November 11 transit times in Universal Time

First contact (ingress, exterior): 12:35:27 UT
Second contact (ingress, interior): 12:37:08 UT
Greatest transit: 15:19:48 UT
Third contact (egress, interior): 18:02:33 UT
Fourth contact (egress, exterior): 18:04:14 UT

Want to know if and when the transit happens in your sky? Click here to find out your local transit times via timeanddate.com.

Mercury transit times for select North American cities in your local time

The times below are in your local time (meaning no conversion is necessary). We give transit contact times for various North American cities and Honolulu, Hawaii.

NOTE: All places within the same time zone have very similar contact times.

Newfoundland Daylight Time (NST)

St. Johns, Newfoundland:
First contact (ingress, exterior): 9:05:56 a.m. NST
Second contact (ingress, interior): 9:07:38 a.m. NST
Greatest transit: 11:50:03 a.m. NST
Third contact (egress, interior): 2:32:33 p.m. NST
Fourth contact (egress, exterior): 2:34:14 p.m. NST

Atlantic Standard Time (AST)

Halifax, Nova Scotia:
First contact (ingress, exterior): 8:36:00 a.m. AST
Second contact (ingress, interior): 8:37:42 a.m. AST
Greatest transit: 11:20:08 a.m. AST
Third contact (egress, interior): 2:02:36 p.m. AST
Fourth contact (egress, exterior): 2:04:17 p.m. AST

Eastern Standard Time (EST)

New York City, New York:
First contact (ingress, exterior): 7:36:04 a.m. EST
Second contact (ingress, interior): 7:37:48 a.m. EST
Greatest transit: 10:20:13 a.m. EST
Third contact (egress, interior): 1:02:39 p.m. EST
Fourth contact (egress, exterior): 1:04:20 p.m. EST

Central Standard Time (CST)

New Orleans, Lousiana:
First contact (ingress, exterior): 6:36:08 a.m. CST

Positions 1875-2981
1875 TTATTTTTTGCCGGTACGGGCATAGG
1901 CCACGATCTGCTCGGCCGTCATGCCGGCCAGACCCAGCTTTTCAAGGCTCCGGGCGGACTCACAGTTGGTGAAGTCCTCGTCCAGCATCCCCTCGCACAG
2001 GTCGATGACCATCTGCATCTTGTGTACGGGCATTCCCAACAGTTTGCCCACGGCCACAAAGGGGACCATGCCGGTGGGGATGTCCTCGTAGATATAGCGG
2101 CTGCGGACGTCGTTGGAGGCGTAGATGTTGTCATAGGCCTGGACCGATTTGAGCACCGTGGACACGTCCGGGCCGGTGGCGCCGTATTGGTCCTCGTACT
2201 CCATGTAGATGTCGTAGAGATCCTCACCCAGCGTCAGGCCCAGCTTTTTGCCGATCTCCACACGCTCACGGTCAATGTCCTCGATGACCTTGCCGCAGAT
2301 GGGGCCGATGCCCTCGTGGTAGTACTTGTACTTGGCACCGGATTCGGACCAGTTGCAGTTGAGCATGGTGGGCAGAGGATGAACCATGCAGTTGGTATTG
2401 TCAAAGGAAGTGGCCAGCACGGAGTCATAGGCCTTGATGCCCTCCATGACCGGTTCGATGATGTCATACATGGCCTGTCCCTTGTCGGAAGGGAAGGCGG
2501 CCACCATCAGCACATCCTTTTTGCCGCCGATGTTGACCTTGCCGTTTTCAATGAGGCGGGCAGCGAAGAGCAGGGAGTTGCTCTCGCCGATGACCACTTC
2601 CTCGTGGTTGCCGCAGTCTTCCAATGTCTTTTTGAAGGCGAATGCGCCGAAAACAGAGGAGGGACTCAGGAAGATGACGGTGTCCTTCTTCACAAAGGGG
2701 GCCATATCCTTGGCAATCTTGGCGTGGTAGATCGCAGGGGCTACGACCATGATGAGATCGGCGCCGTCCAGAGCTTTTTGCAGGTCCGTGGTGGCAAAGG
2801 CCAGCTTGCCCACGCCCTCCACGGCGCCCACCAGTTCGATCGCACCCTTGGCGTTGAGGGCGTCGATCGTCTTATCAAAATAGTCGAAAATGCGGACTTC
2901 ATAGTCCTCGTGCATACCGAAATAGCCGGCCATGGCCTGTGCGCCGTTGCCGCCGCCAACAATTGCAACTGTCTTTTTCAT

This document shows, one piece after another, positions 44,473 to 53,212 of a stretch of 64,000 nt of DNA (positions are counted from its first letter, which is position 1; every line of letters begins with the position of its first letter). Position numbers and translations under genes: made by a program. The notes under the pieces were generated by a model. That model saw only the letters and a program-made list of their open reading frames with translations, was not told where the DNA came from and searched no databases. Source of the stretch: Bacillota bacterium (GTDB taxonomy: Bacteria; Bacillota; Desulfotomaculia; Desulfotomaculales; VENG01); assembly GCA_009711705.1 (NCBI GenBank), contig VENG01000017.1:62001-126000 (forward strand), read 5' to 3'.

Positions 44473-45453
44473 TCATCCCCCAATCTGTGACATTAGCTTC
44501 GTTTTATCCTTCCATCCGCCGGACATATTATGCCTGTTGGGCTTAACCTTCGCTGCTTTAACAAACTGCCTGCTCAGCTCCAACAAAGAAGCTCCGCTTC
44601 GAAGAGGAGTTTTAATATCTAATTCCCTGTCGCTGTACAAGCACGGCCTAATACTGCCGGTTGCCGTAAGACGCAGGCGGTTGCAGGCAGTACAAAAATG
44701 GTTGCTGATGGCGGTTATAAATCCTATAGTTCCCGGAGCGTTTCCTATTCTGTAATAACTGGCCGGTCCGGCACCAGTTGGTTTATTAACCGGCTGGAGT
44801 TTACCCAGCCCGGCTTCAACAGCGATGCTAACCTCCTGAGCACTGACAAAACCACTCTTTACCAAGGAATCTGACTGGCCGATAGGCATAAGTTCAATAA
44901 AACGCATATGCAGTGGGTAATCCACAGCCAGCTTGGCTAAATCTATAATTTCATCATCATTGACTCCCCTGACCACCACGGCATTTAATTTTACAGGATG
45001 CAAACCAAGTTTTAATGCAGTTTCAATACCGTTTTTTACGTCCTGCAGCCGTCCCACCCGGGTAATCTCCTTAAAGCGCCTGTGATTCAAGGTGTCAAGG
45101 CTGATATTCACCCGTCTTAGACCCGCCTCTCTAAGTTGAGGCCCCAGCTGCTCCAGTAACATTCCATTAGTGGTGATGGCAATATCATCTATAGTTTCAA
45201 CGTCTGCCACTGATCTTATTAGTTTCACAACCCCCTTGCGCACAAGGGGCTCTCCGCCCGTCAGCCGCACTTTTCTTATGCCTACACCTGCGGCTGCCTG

Second contact (ingress, interior): 6:37:49 a.m. CST
Greatest transit: 9:20:20 a.m. CST
Third contact (egress, interior): 12:02:45 p.m. CST
Fourth contact (egress, exterior): 12:04:26 p.m. CST

Mountain Standard Time (MST)

Denver, Colorado:
First contact (ingress, exterior): sun below horizon
Second contact (ingress, interior): sun below horizon
Greatest transit: 8:20:24 a.m. MST
Third contact (egress, interior): 11:02:54 a.m. MST
Fourth contact (egress, exterior): 11:04:35 a.m. MST

Pacific Standard Time (PST)

Los Angeles, California:
First contact (ingress, exterior): sun below horizon
Second contact (ingress, interior): sun below horizon
Greatest transit: 7:20:08 a.m. PST
Third contact (egress, interior): 10:03:00 a.m. PST
Fourth contact (egress, exterior): 10:04:41 a.m. PST

Alaska Standard Time (AKST)

Juneau, Alaska:
First contact (ingress, exterior): sun below horizon
Second contact (ingress, interior): sun below horizon
Greatest transit: 7:40:25 a.m. AKST
Third contact (egress, interior): 9:03:04 a.m. AKST
Fourth contact (egress, exterior): 9:04:45 a.m. AKST

Hawaii-Aleutian Standard Time HST)

Honolulu, Hawaii:
First contact (ingress, exterior): sun below horizon
Second contact (ingress, interior): sun below horizon
Greatest transit: sun below horizon
Third contact (egress, interior): 8:03:13 a.m. HST
Fourth contact (egress, exterior): 8:04:54 a.m. HST

Transit contact times for many more North American cities via Fred Espenak’s EclipseWise.com:

United States Cities

Canadian Cities

Need more? More world transit times from timeanddate.com

Large yellow sun with tiny black dot on it.

May 9, 2016, transit of Mercury from Vegastar Carpentier Liard in France.

How common are transits of Mercury? Although much more common than transits of Venus, a transit of Mercury happens only 14 times in the 21st century (2001 to 2100).

Transits of Mercury always occur in either May or November.

The last four were in 1999 (November 15), 2003 (May 7), 2006 (November 8) and 2016 (May 9); the next will be on November 11, 2019, and the next after that will be November 13, 2032.

Diagram of solar system viewed from above.

A planet that orbits the sun inside Earth’s orbit is called an inferior planet. When an inferior planet passes between the Earth and sun at inferior conjunction, it can pass north of the sun, south of the sun – or, in rare cases, right in front of the sun.

What causes a transit of Mercury? Only planets that orbit the sun inside of Earth’s orbit – Mercury and Venus – ever transit the sun, as seen from Earth. If Mercury orbited the sun on the same plane that Earth does, there would be three to four transits of Mercury each calendar year.